The Living Wage Foundation has increased the UK Living Wage to £9 per hour, an increase of 25p per hour, with a 35p increase on the London rate to £10.55 per hour. The UK rate is £1.17 per hour more than the government minimum wage (for over 25s) and the London Living Wage is £2.72 higher.
Over 4,700 employers across the UK, including over 1,500, in London pay the Living Wage and an estimated 180,000 workers are set for a pay boost.
The Living Wage Foundation is calling on all major employers to help tackle this rising problem of low pay by committing to go beyond the government minimum and pay a wage their staff can really live on. Research for the Living Wage Foundation published today found that if local authorities, universities and sports facilities (including football clubs) in towns and cities across the country signed up to the Living Wage, an additional 480,000 low paid workers could benefit.
The announcements come after research published by KPMG found over a fifth of jobs pay less than the real Living Wage, with 1.2m more jobs paying below the Living Wage since 2012.
More than 1,200 employers have signed up to go beyond the government minimum to pay the real Living Wage in the last year, including Liverpool Football Club, University of Bristol, Sheffield City Region and Aberystwyth University.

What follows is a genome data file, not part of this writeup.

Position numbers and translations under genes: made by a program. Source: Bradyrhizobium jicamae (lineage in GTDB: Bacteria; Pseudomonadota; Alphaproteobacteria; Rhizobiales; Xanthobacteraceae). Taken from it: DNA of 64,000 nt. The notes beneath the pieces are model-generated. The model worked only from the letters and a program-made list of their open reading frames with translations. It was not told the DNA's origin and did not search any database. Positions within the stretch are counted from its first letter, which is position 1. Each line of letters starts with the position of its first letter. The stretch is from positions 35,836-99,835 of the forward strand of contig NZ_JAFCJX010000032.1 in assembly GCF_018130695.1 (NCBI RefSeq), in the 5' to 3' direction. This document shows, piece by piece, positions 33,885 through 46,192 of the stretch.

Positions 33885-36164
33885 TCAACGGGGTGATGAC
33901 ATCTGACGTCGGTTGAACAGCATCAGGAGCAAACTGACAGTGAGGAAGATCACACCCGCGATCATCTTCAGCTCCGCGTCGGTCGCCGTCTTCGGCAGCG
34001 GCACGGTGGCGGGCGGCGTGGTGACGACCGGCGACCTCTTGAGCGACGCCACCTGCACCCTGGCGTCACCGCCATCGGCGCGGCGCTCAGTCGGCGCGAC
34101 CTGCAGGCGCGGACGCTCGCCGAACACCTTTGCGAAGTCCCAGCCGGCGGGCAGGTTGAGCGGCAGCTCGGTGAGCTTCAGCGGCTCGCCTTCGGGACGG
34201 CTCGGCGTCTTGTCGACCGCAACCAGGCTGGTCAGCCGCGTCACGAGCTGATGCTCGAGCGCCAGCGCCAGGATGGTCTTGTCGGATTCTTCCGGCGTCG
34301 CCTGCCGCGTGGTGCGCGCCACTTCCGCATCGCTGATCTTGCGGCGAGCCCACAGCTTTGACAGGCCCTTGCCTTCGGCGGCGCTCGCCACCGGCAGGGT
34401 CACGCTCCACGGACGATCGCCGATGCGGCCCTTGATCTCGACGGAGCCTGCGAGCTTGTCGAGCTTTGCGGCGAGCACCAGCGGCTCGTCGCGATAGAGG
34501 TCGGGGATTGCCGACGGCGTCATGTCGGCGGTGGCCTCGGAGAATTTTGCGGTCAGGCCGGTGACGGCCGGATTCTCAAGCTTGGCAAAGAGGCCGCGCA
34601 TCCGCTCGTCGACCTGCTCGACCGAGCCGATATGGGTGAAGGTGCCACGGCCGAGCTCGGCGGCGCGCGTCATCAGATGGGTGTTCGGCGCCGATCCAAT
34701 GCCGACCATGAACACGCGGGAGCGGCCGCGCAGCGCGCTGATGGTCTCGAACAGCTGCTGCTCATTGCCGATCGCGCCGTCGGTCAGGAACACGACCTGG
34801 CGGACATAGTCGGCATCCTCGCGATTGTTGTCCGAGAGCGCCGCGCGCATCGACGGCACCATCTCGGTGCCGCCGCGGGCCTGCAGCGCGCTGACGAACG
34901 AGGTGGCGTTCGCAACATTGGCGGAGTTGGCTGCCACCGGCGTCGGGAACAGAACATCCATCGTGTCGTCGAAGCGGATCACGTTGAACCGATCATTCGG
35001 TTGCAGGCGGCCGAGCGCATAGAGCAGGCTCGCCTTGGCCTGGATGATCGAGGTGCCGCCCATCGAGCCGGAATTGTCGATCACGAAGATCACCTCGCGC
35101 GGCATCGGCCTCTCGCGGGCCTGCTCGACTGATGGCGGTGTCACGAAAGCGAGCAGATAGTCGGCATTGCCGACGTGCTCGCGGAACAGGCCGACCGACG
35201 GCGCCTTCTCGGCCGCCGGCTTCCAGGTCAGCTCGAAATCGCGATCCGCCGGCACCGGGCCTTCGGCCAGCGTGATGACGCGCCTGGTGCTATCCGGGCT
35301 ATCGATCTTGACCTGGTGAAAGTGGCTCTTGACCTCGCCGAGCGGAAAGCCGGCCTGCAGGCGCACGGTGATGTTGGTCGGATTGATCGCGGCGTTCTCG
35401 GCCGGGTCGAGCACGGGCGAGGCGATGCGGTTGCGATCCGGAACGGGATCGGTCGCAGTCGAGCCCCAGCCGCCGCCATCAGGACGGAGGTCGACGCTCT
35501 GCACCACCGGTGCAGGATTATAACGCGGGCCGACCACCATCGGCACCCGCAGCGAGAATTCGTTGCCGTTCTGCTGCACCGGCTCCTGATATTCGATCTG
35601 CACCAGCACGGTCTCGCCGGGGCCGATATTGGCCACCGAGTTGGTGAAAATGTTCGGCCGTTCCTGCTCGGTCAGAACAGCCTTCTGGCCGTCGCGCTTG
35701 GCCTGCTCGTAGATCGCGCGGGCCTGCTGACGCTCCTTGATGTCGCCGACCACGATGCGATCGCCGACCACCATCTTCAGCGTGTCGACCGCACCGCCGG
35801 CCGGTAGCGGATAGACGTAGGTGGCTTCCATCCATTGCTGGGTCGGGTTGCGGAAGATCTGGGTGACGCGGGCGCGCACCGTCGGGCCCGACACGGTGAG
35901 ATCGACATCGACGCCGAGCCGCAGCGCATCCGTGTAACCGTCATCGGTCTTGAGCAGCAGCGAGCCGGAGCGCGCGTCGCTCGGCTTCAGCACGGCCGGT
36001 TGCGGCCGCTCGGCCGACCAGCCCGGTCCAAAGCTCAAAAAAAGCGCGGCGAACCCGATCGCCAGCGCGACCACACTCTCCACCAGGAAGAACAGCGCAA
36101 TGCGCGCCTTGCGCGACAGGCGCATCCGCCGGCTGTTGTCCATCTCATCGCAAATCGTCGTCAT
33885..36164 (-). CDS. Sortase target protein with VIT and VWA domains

They join over 4,700 employers across the UK, including over a third of the FTSE 100, household names like IKEA, Aviva, Nationwide and Google, as well as thousands of small businesses, who are choosing to pay the real Living Wage to ensure all staff, including sub-contracted workers, earn a wage that meets the real cost of living.
Living Wage Foundation director, Tess Lanning, said: ‘The Living Wage campaign is about tackling the rising problem of people paid less than they need to live. Responsible businesses know that the government minimum is not enough to live on, and today’s new Living Wage rates will provide a boost for hundreds of thousands of workers throughout the UK.’
Heathrow airport chief financial officer Javier Echave said: ‘Our colleagues are our most valued asset and deserve nothing less than the Living Wage.
‘Embracing the Living Wage is not just about values, it’s about value. Fair pay drives engagement, higher productivity and better service to our passengers – a win-win solution to all. Later this year, Heathrow will be publishing a roadmap on how we will work with our directly engaged supply chain to ensure they also guarantee employees are paid the Living Wage by late 2020.’
This is a view echoed by Marco Gentile, president EMEIA, Burberry, said: ‘At Burberry, we are proud to be a Living Wage accredited employer in the UK. Paying the Living Wage is an investment in our employees and a recognition of the valuable contribution they make to our UK business – whether they are building a career at Burberry or working for one of our contractor partners.’
In the autumn Budget, the Chancellor confirmed that the statutory national living wage (NLW) paid to workers aged over 25 would rise by 4.9% from £7.83 to £8.21 from April 2019. The 21-244 minimum hourly rate will increase to £7.70 from the current £7.3
 Reproduced from Croner-i